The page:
Pay a little bit now, get a lot of jobs and future revenues later.

Opponents claim that it’s time to stop propping up solar and let market forces (aka “survival of the fittest”) decide.

I’d be down with the let-the-market-decide if it were a level playing field.

It’s not.

Oil enjoys tremendous government subsidies. The thing is, we’ve all gotten so used to it that we forget to account for it in the math.

Here’s a nifty infographic on what oil and solar would look like with comparable support.

Via Ecopreneurist.com:

What if Solar Power Had Fossil-Fuel like Subsidies?

Governor Christie knows that too many people have skin in the solar sector to let it go down.

For once, I’m in agreement.

 

New Jersey’s newest solar farm is located on a 13-acre closed landfill in Kearny. From fallow to flourishing, the site is expected to power 500 homes.

A key success here in my mind–and hopefully a model for future development–is that this project required a lot of people with their own agendas and motivations to work together. It could not have been easy to coordinate this first-in-class project between a state-regulated public utility (PSE&G), a joint government/business  commission, private industry, and state government officials.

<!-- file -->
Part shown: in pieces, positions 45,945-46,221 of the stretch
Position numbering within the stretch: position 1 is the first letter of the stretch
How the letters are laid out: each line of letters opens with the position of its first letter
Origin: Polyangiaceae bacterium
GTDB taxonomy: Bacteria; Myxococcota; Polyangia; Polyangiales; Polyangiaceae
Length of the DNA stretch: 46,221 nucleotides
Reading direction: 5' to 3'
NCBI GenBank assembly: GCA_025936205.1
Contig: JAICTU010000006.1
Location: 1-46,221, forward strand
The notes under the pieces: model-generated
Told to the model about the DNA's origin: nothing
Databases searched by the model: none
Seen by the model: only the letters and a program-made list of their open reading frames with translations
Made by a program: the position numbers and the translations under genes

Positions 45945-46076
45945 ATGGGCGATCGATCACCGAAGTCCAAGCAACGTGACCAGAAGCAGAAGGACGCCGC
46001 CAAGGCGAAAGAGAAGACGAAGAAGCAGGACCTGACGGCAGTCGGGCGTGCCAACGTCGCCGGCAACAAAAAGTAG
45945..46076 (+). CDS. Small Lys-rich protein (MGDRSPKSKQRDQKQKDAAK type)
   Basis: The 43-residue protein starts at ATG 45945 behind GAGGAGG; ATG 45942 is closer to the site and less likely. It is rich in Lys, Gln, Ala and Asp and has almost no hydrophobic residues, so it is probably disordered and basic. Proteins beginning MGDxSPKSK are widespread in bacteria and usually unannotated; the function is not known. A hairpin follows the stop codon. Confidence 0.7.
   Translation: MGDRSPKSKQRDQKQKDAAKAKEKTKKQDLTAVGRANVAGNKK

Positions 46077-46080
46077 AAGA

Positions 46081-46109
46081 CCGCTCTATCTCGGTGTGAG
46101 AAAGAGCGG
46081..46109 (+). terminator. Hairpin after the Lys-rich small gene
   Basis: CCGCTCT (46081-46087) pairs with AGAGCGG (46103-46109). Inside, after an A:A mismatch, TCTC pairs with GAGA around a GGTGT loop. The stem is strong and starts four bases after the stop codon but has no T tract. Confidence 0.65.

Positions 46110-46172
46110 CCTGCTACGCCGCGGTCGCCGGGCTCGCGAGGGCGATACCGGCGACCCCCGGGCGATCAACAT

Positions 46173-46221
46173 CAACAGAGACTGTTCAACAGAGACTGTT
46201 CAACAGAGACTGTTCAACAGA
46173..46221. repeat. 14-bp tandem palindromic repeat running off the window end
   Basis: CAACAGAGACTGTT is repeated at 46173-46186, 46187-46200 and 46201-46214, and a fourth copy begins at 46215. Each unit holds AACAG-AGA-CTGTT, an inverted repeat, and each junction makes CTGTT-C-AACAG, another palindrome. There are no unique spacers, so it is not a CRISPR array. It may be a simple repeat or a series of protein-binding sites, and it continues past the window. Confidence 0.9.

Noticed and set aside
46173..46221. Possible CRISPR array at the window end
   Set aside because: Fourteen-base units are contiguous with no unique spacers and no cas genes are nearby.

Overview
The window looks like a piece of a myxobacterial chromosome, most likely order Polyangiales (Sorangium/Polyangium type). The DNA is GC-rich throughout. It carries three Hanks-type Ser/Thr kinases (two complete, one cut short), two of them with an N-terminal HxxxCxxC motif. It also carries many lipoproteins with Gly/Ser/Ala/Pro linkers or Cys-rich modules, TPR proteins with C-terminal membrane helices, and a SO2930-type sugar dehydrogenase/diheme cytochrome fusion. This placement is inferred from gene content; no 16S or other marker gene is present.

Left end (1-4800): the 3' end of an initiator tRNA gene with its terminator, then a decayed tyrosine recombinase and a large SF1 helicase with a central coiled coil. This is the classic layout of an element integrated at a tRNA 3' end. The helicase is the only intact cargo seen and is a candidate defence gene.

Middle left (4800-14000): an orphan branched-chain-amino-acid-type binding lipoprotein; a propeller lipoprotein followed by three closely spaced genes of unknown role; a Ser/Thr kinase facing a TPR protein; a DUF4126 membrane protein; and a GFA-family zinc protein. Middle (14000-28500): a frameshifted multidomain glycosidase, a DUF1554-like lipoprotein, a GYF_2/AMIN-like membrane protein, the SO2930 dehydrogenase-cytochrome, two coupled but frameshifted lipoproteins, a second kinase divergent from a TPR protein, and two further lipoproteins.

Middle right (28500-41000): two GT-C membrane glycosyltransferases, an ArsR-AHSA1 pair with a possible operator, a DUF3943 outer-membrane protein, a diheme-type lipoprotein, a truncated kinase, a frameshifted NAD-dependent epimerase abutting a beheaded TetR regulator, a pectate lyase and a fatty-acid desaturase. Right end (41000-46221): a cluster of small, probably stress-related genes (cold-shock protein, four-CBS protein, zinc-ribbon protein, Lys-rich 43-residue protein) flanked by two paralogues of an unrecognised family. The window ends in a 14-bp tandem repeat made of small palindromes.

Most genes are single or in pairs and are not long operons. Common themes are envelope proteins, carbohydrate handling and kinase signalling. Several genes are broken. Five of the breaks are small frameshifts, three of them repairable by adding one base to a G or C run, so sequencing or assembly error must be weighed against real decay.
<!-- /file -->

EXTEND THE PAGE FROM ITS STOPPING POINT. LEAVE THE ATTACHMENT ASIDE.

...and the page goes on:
Via NJSpotlight.com and Tom Johnson’s reporting:

New Jersey’s Newest Solar Farm Is a Real Dump

Large-scale solar project built on former landfill in Meadowlands produces enough power for up to 500 homes

Public Service Electric & Gas and others yesterday dedicated a new 3-megawatt solar farm on 13 acres of the former landfill, producing enough electricity to power up to 500 homes.

The $17.8 million solar farm project, a joint effort between PSE&G, the Hackensack Meadowlands Development Commission, and SunDurance Energy, an Edison-based solar developer, is the first solar project built on a state-owned landfill.

Mr. Johnson, thank you for an informative article and a headline that made me smile.

NJ’s Franklin Township public officials are grappling with a proposed 20-megawatt solar-power “farm” on nearly 100 acres of privately held property currently zoned as farmland.

New Jersey’s Farmland Assessment Act grants property owners lower tax assessments for farming or otherwise productively using their land.  The law allows for up to 10 acres to be covered with solar panels.

Since this proposal is for 10 times that limit, the owner would necessarily relinquish the farmland assessment to get into a new kind of farming.

Is this a good move for the township?

What are the risks and benefits of losing 100 acres of open space relative to this project’s clean energy generation potential?

Will the land owner be permitted to build this project?

Via NJ.com:

‘Solar Farm’ Proposal Called ‘Biggest Project’ Franklin Township Has Ever Seen

Franklin Claims Jurisdiction on Evaluating den Hollander’s Solar Project

Stay tuned for the discussions this project will raise around land use, renewable energy, and private property rights in NJ, the Crowded State.

Public hearings are scheduled for late March.